A small museum in Montreal is dedicated to preserving the memory of early sound recording and aerospace engineering. If those two things sound widely divergent to you, that's understandable, until you learn a little bit about electrical genius Emile Berliner.
In 1887, Berliner patented the Gramophone, which used a stylus to produce sound waves by following a horizontally-modulating line on a disc. Thomas Edison might have invented the phonograph, but it was Berliner who first put recordings on a flat disc. After losing the American sales rights to his invention, he moved to Montreal in 1904, and established the Berliner Gramophone Company in the neighborhood of Saint-Henri.
The old factory has undergone a lot of changes during the past century. Berliner Gramophone eventually would become RCA-Victrola, memorable for its logo of the little dog “Nipper” transfixed by the sound of his master’s voice emanating from a gramophone. Eventually, RCA would be drafted into the space race, and Montreal saw the dawning of its involvement in the aerospace industry, which continues today.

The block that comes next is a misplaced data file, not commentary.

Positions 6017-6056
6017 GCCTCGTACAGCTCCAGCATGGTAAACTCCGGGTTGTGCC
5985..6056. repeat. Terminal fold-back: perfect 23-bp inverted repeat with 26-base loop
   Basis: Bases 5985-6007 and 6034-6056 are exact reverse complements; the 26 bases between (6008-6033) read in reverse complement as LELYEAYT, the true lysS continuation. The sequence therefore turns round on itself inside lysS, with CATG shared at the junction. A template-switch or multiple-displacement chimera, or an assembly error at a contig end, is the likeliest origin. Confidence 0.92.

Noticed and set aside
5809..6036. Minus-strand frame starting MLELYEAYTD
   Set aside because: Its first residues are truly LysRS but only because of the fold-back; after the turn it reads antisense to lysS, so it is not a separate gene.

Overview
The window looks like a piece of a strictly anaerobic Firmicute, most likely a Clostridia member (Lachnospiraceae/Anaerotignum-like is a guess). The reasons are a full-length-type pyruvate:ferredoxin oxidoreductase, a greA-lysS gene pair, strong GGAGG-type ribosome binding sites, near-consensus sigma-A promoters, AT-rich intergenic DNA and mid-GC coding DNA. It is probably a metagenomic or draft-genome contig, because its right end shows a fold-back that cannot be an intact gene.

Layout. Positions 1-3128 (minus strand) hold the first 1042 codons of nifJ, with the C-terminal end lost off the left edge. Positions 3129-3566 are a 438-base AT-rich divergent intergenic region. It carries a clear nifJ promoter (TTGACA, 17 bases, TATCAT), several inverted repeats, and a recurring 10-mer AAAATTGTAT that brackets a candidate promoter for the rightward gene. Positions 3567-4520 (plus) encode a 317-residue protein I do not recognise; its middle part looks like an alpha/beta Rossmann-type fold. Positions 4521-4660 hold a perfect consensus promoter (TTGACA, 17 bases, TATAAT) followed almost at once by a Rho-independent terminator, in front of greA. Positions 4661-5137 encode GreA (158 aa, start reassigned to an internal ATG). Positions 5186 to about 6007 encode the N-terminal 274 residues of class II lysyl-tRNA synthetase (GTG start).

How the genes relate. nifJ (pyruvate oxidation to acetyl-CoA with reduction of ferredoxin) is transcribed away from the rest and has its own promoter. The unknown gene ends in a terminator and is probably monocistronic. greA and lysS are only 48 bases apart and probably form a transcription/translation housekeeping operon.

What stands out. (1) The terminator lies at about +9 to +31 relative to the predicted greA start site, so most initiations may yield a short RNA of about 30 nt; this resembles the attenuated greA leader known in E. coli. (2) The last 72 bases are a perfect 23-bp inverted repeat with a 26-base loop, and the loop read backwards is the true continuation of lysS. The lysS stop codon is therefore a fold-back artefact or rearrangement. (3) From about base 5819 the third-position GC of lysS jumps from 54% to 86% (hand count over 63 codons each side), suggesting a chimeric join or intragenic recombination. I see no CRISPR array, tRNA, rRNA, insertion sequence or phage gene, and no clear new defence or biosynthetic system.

Juergen Horn and Mike Powell got to visit the museum, which is still unpacking after losing its exhibition space. Still, they were treated to a look through the museum plus the private storage areas in the old RCA factory and the attached recording studio as well. Learn more about the the Musée des Ondes and the history of audio you never knew at For 91 Days.